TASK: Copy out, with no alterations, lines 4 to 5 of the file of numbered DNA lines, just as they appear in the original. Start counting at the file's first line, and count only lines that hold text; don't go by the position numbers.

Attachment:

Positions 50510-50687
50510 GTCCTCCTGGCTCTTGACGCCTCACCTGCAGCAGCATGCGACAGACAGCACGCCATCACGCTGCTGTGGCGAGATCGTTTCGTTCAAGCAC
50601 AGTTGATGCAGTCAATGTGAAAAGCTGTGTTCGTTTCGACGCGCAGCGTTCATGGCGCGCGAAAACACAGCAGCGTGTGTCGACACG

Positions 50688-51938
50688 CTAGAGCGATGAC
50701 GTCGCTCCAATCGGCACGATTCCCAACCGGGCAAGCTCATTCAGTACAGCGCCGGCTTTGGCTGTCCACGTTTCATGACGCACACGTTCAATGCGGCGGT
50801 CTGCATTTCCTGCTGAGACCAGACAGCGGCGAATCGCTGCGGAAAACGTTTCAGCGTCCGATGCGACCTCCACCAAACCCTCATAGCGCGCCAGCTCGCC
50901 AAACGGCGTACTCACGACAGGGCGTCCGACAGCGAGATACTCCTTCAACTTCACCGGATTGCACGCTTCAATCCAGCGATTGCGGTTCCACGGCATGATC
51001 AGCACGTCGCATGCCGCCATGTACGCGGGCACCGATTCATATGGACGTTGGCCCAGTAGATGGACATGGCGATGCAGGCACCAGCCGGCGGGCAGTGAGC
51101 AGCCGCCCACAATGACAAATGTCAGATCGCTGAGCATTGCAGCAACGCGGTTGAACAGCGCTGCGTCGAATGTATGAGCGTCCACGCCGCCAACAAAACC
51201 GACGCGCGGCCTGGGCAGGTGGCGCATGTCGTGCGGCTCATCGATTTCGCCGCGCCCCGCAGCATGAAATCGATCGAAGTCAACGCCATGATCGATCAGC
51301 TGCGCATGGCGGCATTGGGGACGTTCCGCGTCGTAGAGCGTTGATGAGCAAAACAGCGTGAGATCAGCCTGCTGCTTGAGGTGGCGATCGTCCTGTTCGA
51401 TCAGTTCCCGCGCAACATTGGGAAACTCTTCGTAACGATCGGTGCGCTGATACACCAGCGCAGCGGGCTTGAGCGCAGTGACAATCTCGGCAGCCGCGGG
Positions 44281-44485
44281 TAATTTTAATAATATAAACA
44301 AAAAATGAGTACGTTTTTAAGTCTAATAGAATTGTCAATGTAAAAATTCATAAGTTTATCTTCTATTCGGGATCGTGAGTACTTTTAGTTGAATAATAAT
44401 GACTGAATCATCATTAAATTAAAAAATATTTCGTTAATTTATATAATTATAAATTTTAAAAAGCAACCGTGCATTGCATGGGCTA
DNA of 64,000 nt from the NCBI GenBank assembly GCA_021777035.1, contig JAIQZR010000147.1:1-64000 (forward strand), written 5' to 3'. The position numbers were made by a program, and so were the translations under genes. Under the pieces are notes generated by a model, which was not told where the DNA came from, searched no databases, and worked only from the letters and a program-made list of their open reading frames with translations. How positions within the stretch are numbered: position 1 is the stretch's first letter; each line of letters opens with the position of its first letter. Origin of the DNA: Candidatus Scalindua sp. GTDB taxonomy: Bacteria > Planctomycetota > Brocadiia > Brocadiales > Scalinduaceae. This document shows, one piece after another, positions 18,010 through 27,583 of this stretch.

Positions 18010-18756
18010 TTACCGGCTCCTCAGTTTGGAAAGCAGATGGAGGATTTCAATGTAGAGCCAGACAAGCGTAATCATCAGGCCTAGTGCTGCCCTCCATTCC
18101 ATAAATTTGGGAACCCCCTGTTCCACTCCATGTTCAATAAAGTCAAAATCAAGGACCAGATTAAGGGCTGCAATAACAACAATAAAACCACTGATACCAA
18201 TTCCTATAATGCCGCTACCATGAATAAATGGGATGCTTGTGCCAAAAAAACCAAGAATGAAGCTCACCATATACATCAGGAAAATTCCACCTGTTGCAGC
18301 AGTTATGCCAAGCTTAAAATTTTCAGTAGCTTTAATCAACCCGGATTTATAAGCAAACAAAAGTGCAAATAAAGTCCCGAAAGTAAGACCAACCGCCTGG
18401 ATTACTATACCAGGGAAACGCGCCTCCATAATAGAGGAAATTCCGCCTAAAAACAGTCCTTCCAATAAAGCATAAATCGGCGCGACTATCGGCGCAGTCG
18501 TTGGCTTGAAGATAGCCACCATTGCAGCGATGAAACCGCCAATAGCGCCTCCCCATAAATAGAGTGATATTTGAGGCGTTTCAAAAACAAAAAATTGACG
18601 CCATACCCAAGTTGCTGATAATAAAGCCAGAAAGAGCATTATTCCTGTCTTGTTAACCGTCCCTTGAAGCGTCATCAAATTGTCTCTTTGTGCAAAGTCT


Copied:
Positions 50688-51938
50688 CTAGAGCGATGAC